Of course, another way to fix this problem (and all debt problems) would be to make all debt the responsibility of the lender. They can take risks, they can accept collateral, but the courts couldn't then be used to ruin people's lives in pursuit of profit. The guy who created this bogus debt in my name knew it was bogus, and his filing against my credit report was therefore fraudulent. But the court should have caught it, and they either don't care or want to enable this activity so that they can profit from the assorted fees and justification for their existence.

Comment Re:Why not just lock down the radio portion? (Score 1) 134

WiFi routers aren't like mobile phones with separate application processor and baseband. Instead, they only have one chip,

some phones have only one chip, and some wifi routers have multiple chips. I have examples here both of wifi routers with the wifi separate and with the wifi integrated.

Only the very cheapest routers can only be implemented with a SoC. Lots of the more expensive ones already aren't.

Comment Re:Show us the data (Score 1) 400

The FAA and other regulatory bodies have to have a notional value of a human life to be able to balance the cost to society of new safety rules against the benefit to society in terms of lives saved.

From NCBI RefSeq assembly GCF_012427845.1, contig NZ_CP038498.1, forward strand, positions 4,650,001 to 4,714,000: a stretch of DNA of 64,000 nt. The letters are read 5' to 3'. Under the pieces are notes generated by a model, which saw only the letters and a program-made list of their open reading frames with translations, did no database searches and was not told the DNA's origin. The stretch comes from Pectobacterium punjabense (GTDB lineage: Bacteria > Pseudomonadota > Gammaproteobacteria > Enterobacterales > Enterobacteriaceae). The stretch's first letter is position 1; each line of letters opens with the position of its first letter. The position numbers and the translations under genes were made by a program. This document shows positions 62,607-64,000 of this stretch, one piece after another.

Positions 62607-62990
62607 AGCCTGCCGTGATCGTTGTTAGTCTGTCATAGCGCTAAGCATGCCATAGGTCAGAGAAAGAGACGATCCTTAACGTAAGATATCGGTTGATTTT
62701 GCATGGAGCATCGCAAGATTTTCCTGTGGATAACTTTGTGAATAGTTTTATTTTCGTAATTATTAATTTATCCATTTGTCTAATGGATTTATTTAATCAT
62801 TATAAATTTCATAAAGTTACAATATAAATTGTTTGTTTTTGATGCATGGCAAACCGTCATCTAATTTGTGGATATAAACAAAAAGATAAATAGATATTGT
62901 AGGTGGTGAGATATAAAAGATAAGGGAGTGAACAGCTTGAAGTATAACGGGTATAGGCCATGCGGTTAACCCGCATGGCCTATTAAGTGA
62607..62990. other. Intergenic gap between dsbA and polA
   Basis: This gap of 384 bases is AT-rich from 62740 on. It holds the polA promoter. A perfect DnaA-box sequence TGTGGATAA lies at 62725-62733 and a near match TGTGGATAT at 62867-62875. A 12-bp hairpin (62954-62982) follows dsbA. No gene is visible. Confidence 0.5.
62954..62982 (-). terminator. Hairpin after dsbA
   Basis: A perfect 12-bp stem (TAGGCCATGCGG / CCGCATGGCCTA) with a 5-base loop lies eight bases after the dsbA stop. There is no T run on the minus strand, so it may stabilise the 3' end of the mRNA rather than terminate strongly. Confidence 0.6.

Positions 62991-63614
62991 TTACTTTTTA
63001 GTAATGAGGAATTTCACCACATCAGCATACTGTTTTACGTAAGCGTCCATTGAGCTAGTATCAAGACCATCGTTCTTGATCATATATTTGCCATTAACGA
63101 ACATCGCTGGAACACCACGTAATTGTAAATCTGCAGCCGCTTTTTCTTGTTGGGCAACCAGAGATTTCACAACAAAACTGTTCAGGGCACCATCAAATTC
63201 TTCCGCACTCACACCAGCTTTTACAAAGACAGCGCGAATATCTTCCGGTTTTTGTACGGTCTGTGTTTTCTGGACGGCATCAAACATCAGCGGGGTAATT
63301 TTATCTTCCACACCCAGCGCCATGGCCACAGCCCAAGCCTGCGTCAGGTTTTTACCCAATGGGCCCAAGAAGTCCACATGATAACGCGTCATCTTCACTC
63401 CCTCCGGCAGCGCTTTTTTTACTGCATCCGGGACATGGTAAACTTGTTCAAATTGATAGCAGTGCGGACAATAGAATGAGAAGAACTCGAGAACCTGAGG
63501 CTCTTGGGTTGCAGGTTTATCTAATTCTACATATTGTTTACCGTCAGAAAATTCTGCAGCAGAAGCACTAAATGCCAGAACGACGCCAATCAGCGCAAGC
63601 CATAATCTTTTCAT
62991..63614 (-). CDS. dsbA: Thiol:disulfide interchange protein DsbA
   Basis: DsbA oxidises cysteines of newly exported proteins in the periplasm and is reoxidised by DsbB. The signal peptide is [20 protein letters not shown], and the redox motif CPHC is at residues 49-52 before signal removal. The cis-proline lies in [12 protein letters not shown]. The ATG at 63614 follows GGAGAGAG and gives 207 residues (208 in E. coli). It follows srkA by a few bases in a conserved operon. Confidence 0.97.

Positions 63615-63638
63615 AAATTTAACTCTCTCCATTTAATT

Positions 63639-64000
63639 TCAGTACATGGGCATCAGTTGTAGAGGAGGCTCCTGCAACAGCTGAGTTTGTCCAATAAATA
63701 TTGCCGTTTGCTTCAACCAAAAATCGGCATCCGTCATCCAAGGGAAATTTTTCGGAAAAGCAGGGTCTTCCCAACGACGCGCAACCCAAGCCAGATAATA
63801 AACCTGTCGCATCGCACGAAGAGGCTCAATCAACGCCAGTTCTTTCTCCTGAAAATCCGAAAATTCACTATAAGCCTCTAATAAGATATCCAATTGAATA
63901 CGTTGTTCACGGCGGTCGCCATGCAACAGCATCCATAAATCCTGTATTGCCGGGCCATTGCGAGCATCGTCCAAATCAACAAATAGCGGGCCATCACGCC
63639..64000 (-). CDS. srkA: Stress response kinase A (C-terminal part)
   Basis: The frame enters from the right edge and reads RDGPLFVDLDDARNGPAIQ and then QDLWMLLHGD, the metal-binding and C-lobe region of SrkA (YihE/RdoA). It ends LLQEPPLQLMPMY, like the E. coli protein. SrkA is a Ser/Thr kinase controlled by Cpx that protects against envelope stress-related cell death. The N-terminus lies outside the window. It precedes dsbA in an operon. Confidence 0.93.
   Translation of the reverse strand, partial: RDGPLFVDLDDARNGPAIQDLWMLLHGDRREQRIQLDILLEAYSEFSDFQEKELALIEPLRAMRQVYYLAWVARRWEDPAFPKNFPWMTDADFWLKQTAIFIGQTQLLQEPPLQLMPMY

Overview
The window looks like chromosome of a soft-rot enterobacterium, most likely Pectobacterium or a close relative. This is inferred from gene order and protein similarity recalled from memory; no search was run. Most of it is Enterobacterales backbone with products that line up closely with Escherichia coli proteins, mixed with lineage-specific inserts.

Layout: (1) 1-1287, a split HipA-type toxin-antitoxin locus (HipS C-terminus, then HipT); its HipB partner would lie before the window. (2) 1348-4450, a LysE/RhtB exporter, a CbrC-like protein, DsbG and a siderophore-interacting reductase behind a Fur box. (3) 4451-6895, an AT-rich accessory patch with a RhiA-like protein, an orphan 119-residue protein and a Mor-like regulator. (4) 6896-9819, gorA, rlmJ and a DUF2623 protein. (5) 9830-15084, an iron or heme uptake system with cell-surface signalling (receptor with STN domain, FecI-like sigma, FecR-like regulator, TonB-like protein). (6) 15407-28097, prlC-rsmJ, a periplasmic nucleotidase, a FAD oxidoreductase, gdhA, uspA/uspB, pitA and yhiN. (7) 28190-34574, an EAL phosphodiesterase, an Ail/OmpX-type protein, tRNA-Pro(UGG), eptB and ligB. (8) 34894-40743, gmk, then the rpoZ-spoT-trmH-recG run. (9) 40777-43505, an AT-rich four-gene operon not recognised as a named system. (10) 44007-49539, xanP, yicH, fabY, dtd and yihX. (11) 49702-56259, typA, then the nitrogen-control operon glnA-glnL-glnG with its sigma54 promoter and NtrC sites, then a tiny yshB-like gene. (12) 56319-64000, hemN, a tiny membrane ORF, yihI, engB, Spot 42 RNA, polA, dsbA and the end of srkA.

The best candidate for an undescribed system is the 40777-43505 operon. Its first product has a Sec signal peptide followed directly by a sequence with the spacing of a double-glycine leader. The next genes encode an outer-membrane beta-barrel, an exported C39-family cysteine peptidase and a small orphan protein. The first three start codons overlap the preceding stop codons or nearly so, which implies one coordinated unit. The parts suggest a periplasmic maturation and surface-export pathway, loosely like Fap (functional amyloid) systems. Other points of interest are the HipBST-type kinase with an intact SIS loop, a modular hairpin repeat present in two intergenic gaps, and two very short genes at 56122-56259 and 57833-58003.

Yes, but note their interpretations differ, and are either based on some notion of cost, or just made-up bullshit to justify their other actions. The insurance companies are actually paying out money, which is why I suggest looking there. I think they're probably a better reference for the value of health than of life, admittedly.

Comment Re:Remarkable people (Score 1) 320

A remarkable number of people are intelligent, well-adjusted and successful in their lives, and still manage to hold one or several of the beliefs above without ever experiencing any sense of disconnect.

Without ever consciously experiencing any sense of disconnect, you mean.

Those remarkable people

There's nothing remarkable about willful ignorance. It is the normal state for the majority.

"Lead us in a few words of silent prayer." -- Bill Peterson, former Houston Oiler football coach